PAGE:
Access and Roads

Once constructed, new roads can open up forested wilderness areas to further resource development or extraction (hydro developments, mineral exploration and mining), fur harvest, hunting and fishing. These activities can provide both short and long term economic benefits, however they can also result in environmental and ecological impacts.
  • Roads fragment the ecosystem, provide entry points for invasive species and affect local populations of birds, mammals and plants.
  • In general, as more roads built for timber harvest and general access in the remaining ‘remote’ areas of the forest, the less ‘value’ it has as a remote wilderness area.
  • The construction of roads creates more intrusions into areas of special significance for spiritual or cultural expression.
  • Construction of new roads and upgrading of old roads increases the potential to disturb essential wildlife habitat –e.g. moose aquatic feeding areas, winter deer-yards, calving grounds, heron rookeries, peregrine falcon breeding areas. With the proliferation of ATV’s, and the increased development of all classes of roads, more remote and wilderness areas are subject to human disturbance. 
While there are a number of environmental and recreational concerns related to the expansion of the road system and its impacts on the forest, many use the roads for motorized recreation, and view the increasing road system as a benefit of forest management activities:
  • Roads create opportunities to develop and sustain eco-tourism and resource based tourism businesses. The construction or upgrade of a road provides opportunities for cultural and eco-tourism.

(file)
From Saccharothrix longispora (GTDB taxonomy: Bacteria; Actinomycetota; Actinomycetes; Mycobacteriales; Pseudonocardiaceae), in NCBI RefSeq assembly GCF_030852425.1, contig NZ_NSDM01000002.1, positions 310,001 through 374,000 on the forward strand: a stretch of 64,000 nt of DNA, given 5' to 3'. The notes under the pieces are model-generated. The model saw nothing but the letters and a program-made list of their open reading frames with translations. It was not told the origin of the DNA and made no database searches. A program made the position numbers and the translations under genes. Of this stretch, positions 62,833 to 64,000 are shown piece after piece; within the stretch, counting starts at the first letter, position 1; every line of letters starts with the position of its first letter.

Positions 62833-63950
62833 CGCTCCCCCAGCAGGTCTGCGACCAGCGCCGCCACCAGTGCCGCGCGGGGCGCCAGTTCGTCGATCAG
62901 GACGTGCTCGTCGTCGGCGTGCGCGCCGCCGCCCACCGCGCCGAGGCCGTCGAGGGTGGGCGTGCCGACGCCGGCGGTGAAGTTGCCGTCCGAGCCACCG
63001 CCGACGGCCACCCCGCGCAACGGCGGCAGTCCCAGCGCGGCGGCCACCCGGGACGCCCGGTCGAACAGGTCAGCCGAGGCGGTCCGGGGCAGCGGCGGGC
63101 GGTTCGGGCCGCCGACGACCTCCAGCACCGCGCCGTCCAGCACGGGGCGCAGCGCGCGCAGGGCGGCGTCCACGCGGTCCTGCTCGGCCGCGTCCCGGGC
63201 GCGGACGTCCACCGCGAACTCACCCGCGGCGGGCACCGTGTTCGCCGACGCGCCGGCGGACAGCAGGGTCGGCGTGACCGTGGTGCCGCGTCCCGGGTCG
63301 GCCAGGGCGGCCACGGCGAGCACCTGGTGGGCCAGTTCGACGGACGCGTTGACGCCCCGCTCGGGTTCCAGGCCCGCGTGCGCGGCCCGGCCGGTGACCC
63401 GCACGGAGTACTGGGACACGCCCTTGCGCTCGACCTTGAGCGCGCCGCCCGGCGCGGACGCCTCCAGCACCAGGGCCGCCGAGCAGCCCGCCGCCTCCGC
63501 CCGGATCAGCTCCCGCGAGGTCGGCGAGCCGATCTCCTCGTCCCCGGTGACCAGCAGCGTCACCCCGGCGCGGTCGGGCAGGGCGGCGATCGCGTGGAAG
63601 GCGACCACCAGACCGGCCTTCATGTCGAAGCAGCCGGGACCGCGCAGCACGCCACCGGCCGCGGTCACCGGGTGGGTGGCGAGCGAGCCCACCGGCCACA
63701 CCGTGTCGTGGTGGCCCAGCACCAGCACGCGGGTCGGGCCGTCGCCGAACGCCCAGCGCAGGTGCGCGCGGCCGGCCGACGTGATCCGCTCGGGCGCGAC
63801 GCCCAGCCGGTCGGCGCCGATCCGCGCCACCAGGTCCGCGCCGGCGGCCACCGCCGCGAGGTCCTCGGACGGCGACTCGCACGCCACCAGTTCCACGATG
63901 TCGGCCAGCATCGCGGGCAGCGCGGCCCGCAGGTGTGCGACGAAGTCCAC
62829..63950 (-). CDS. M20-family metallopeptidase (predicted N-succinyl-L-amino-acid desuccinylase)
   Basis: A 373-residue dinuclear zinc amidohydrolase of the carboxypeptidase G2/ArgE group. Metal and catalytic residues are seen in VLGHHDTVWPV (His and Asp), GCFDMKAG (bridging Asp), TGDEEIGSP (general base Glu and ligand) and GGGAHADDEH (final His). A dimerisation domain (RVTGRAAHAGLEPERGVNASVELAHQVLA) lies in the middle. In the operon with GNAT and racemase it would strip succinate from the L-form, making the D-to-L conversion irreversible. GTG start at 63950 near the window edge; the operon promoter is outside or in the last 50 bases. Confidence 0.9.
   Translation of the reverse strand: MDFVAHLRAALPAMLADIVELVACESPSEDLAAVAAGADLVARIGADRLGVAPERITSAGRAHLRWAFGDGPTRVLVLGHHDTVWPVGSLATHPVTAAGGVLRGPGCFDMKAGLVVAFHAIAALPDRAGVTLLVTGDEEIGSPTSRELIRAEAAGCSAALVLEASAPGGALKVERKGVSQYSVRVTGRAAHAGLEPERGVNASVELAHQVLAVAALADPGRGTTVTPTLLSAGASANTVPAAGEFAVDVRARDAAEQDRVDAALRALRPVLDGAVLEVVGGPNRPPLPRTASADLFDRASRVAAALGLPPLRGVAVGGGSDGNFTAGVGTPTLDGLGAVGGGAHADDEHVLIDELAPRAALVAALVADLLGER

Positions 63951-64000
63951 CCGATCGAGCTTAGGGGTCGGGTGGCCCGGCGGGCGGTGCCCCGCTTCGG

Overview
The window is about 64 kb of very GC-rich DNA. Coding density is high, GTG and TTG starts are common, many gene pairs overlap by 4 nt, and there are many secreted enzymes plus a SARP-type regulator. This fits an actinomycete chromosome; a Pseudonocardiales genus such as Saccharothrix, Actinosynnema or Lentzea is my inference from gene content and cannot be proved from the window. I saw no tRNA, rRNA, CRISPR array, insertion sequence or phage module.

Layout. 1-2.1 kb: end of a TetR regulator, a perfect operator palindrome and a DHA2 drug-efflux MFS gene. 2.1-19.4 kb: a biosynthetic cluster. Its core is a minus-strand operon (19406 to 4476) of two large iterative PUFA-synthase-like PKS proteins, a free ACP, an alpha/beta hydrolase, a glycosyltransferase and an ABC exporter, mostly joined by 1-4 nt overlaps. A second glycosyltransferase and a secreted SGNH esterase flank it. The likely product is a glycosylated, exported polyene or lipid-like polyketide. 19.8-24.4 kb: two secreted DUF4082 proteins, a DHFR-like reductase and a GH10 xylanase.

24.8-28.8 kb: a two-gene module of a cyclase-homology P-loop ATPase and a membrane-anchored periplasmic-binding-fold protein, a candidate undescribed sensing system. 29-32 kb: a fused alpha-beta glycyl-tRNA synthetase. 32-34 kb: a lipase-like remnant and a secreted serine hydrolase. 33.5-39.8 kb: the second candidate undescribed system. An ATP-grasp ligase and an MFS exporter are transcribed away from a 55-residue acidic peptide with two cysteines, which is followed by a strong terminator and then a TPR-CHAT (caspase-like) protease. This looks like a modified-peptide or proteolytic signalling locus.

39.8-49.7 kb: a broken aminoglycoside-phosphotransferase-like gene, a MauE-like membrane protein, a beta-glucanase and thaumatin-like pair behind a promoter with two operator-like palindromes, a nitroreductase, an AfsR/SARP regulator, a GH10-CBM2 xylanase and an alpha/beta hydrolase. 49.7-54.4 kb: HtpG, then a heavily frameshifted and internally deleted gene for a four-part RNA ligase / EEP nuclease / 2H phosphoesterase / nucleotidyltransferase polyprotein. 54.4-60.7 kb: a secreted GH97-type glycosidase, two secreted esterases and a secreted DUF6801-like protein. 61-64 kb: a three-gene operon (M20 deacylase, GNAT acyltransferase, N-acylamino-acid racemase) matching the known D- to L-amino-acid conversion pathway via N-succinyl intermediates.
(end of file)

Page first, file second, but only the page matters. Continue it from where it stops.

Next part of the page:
• Roads provide access to Crown lands and provide more opportunities for wilderness hunting and fishing experiences.
  • Closure of new roads to the public may create the perception that some sectors have exclusive rights to use roads.

  • Roads in your forest management plan

  • In 1987, there were 33,000 km of logging roads in Ontario.
  • In 2000/2001, road maintenance was carried out on 14,971 km of forest roads.
  • In 2000/2001 608 km of new forest roads (primary and secondary roads) were constructed. In the same year only 148 km of forest roads were abandoned.
  • In 2000/01 the forest access road program, funded by MNR and Ministry of Northern Development and Mines (MNDM), spent $5.5 Million on the reconstruction and maintenance of forest access roads in northern Ontario.
  • A total of about 3,699 kilometers of roads had access controls in 2000/01.
  • Outside of parks, there are very few large road-less wilderness areas in Ontario. In 1998 there were only 40 road-less areas larger than 200km sq. remaining in the half of Ontario that allows forest management.

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